Advertisement
07/13/2022

Study: Most customers bend rules for returns…here’s how

Marianne Wilson
Editor-in-Chief
Marianne Wilson profile picture
Image
One quarter of customers intentionally take advantage of returns policies for monetary gain.

Nearly two-thirds of consumers engage in some level of deceptive behavior when it comes to returns.

That’s according to a study of U.S. and UK consumers conducted by Narvar, which found that

only 35% of consumers currently abide by all return policy rules. Sixty-percent of consumers were described as “rules bending.” These are customers who will bend the rules out of convenience or won't bother to report a mistake in their favor, such as when they receive an extra item or say they didn't receive their purchased item but find it later and don't correct the record.

In other findings, nearly 60% of those who bend the rules feel it's easier to take advantage of loopholes in returns policies online.

Retailers can prevent 85% of instances of consumers bending the rules or exploiting loopholes in returns policies by making the returns and reporting process easier and more convenient for consumers, according to the study.

In addition to the rules-bending consumers. Narvar's research revealed three other key behavioral archetypes with regard to product returns:

  • Policy Abiding: Some 35% of customers do the right thing every time with returns, even if a return is necessary due to a retailer's mistake or is a hassle for the customer.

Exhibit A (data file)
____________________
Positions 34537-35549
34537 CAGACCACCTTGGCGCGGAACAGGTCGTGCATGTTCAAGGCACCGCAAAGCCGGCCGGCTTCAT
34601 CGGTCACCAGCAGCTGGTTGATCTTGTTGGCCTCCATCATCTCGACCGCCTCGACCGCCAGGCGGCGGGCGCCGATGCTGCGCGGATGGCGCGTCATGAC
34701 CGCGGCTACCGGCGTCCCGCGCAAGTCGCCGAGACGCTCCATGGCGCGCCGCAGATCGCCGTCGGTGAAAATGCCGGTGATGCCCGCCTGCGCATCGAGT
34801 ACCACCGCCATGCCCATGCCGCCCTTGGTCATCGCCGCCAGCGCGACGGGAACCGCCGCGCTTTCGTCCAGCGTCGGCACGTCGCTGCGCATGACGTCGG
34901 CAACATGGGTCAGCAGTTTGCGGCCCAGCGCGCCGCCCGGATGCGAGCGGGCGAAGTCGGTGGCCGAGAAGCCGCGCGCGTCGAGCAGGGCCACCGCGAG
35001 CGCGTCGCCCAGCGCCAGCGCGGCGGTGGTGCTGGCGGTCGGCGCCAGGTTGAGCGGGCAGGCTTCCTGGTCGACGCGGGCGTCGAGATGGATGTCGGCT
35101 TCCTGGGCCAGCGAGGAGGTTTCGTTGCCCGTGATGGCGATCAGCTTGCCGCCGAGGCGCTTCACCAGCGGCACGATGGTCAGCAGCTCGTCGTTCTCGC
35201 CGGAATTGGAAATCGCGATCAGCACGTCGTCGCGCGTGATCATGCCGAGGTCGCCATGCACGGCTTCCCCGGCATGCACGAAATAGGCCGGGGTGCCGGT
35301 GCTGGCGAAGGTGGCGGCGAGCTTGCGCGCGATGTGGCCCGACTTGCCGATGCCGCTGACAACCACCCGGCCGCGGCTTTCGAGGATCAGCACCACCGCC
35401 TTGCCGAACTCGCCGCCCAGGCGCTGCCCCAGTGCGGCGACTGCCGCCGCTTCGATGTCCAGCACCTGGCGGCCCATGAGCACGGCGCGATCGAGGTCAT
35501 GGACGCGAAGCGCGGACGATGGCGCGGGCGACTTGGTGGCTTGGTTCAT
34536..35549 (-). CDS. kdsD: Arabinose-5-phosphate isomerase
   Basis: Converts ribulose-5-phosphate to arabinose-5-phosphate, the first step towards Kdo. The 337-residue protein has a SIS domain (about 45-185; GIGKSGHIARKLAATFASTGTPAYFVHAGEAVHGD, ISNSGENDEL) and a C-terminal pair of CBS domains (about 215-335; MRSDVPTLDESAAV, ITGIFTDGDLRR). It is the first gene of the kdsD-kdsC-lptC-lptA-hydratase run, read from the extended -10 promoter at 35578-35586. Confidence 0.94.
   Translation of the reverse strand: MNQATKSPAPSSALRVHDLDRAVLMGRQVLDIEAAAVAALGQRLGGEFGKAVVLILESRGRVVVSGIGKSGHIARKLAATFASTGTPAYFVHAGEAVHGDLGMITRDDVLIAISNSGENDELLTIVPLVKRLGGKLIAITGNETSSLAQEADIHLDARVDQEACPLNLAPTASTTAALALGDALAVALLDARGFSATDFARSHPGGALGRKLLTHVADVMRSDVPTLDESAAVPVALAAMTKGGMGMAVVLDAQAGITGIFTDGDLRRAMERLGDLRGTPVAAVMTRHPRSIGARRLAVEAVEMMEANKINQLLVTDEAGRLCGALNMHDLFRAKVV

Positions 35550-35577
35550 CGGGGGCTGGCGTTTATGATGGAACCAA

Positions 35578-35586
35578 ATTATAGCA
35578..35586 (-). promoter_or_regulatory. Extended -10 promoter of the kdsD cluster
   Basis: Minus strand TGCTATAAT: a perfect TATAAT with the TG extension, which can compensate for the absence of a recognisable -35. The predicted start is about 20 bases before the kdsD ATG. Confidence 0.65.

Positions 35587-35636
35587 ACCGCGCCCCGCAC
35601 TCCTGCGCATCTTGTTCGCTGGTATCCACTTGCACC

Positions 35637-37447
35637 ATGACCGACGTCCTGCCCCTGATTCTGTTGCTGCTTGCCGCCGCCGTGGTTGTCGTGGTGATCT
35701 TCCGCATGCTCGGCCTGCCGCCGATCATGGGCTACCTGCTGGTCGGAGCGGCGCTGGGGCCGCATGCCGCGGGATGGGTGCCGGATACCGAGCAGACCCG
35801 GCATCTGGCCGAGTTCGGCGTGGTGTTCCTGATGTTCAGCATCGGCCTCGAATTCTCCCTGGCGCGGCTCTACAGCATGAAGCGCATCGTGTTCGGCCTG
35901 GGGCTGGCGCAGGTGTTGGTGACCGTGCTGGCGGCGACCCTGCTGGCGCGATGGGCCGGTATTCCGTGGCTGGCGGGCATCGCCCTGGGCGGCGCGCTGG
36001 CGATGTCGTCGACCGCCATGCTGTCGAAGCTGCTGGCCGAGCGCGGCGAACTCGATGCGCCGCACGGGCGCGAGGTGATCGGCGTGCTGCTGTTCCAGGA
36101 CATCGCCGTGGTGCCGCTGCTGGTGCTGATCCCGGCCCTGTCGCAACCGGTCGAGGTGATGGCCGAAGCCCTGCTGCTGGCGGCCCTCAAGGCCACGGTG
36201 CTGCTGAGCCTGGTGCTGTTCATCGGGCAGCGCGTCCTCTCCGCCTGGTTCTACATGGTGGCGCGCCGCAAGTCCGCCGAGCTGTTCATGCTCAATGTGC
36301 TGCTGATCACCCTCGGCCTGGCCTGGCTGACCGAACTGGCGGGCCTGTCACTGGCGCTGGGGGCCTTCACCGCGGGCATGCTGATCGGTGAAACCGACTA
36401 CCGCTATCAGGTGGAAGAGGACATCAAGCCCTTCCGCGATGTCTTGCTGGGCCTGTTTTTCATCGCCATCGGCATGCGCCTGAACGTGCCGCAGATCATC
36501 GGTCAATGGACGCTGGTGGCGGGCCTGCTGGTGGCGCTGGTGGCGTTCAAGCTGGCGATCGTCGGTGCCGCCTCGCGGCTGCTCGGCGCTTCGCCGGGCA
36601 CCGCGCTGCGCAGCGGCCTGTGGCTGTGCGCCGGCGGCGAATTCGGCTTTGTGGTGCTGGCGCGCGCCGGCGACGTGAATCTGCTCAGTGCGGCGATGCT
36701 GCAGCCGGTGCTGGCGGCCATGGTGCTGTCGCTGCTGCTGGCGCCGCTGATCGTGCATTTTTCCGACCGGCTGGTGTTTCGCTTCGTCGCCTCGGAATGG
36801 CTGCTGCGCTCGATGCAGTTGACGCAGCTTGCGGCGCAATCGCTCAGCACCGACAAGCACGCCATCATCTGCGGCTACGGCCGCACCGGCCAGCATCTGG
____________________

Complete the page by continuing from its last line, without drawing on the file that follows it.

• Policy Abusing: One quarter (25%) of customers intentionally take advantage of returns policies for monetary gain, such as by falsely claiming an item they damaged themselves was delivered that way, falsely claiming an item is missing or damaged, or intentionally shipping back an incorrect item.

Almost 30% of consumers who admit to this behavior unfortunately engage in it more than once or twice, and most justify their actions by demonizing the business.

  • Wardrobing: Fully 25% of consumers buy items with the intention of using the items only once or twice and then returning them for a full refund.

To reduce wardrobing, Navar advised that steer customers toward legitimate rental options and clearly communicate that those who engage in the behavior may be blacklisted, which repeat offenders cite as their main concern.

"By understanding the different types of problematic behavior associated with returns—and their deterrents—retailers can more easily solve the biggest pain points in their current returns processes and personalize the experience to curb further issues," said Anisa Kumar, chief customer officer at Narvar. "By adding some additional checkpoints to the process, personalizing the experience, and offering the right loyalty incentives, retailers can prevent a significant amount of revenue loss associated with returns."

Additional findings from the study include:

• Nearly 40% of consumers surveyed say that if returns weren't such a hassle (e.g., if home pickup were offered), they would be more likely to do the right thing.

• Rule bending is more prevalent in the U.S., but U.K. consumers are more vengeful, with 31% of U.K. shoppers surveyed citing a retailer's poor service as justification for their actions versus only 23% of U.S. shoppers.

Narvar's study was fielded online in April 2022 among 2,104 consumers (1,076 in the US and 1,028 in the UK) who had returned at least one online purchase in the last six months. Participants were between the ages of 18 and 65; 60% were female and 40% male; and 50% were suburban dwellers, 30% urban dwellers and 20% rural dwellers.

[Read More: Survey: Returns cost online retailers 21% of order value]